One of the aspects that has been a little lost from Hal Jordan over the last few years is his personal supporting cast. Is there a return of any of those characters?
Hardman: No. The circumstances we start with, we don’t meet them. We start is space so we don’t meet them. If there’s future volumes, we can come back.
Bechko: There’s a lot of suggestions about Hal’s past, but because he’s being thrown into unfamiliar circumstances, we don’t go there.
Was there ever any temptation to make this book about another Green Lantern like John Stewart?
Hardman: We just wanted to go back to the Silver Age start of it, and that was Hal Jordan. We constructed this story around Hal Jordan and in a way it’s important that it be him. But that’s not to say those characters won’t come in. We never really talked about it. Dan Didio told us this can be anything. We did not have a mandate to use Hal. The particular story we’re telling felt like it needed to be him.
Bechko: Because we’re presenting things from a new go line, we figured something needed to be drawing from the old.
Hardman: Yeah, we could have introduced a new Green lantern entirely…
Bechko: But then everything would have to be different.
Can we assume the villain?
Hardman: Well, the Manhunters are the villains.
Well, that’s not who I assumed.
Hardman: We’re going to see more of the familiar. There is a mystery to what exactly is going on. Hal sees it from a worm’s eye view.
Bechko: And he’s seeing it without context.
Hardman: And he’s discovering what’s really going on in the universe.
Hopefully, when you get this done, DC will look at your script and say, “Hey, that’s the movie.”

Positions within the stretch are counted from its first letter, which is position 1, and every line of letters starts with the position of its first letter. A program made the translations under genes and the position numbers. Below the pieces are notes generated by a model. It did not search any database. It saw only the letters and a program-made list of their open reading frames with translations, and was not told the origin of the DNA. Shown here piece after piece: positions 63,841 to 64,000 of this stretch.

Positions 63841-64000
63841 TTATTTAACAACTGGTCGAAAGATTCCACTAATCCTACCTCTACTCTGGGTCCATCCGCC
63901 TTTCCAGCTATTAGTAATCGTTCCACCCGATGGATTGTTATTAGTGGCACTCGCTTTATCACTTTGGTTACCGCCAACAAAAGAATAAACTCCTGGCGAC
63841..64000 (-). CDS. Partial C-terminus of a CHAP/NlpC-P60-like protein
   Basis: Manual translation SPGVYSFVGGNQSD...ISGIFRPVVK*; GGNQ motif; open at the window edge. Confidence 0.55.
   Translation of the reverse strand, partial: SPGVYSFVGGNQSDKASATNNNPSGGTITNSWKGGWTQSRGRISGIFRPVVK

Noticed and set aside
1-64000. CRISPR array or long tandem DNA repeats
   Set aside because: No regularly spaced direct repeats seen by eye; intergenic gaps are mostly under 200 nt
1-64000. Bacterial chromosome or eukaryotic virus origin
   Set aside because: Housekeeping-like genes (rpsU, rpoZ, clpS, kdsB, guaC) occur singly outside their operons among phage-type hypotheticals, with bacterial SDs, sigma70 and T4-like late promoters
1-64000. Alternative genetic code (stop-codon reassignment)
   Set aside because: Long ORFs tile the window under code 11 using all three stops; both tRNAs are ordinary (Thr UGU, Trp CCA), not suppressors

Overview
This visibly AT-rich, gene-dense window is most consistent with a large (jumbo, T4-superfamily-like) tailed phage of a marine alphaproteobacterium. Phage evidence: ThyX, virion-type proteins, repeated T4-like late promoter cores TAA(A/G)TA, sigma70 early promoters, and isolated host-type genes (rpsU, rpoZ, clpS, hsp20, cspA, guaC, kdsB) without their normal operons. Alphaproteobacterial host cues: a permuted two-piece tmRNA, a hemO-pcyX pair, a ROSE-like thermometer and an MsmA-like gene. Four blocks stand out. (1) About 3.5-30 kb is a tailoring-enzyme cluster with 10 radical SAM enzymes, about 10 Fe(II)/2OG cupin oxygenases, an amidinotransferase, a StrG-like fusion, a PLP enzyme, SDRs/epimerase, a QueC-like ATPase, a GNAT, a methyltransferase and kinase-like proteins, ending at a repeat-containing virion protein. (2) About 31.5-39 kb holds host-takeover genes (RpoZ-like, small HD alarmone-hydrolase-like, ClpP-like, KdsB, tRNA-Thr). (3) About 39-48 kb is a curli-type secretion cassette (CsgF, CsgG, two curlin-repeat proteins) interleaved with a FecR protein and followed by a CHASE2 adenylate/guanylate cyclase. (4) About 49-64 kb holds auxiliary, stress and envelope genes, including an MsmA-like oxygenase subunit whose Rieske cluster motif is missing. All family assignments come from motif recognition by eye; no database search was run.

Hardman: I worked on the first film. The movie showed us that there was a way to not intrinsically make the story about the character. In our book, we hoped to not do that. (laughs)
Is DC talking a series of these Earth One Green Lantern books?
Hardman: We’re not really talking anything, it’s a book. Presumably, if it does well, there can be more. But it’s a self-contained book.
Is there anything, any Green Lantern runs or sci-fi in general, that informed your take?
Hardman: We certainly though a lot about Alien, the first Ridley Scott Alien, because of the way they framed …
Bechko: … working in an unfamiliar environment as if it were the North Pole. They were in a place where they didn’t know there was other life in the universe so they were in for a big surprise.
Hardman: Particularly, with the Space Jockey, it suggests a much wider world and mythology. That tone was something we thought about a lot. Not that it’s a horror book, it isn’t….
Bechko: … It’s as if you’re building a world, and you close the book, the reader will believe the world is wider that it seems.
It’s hard to write a space book without horror, space is scary.
Hardman: Space is scary. And there is some horror in the book. Hal finds a ring that is not magically gifted to him… he finds a jewel that he doesn’t know how to use, and he could die if he doesn’t use it right. There’s serious perils on this.
Green Lantern: Earth One will hit shelves on March 14.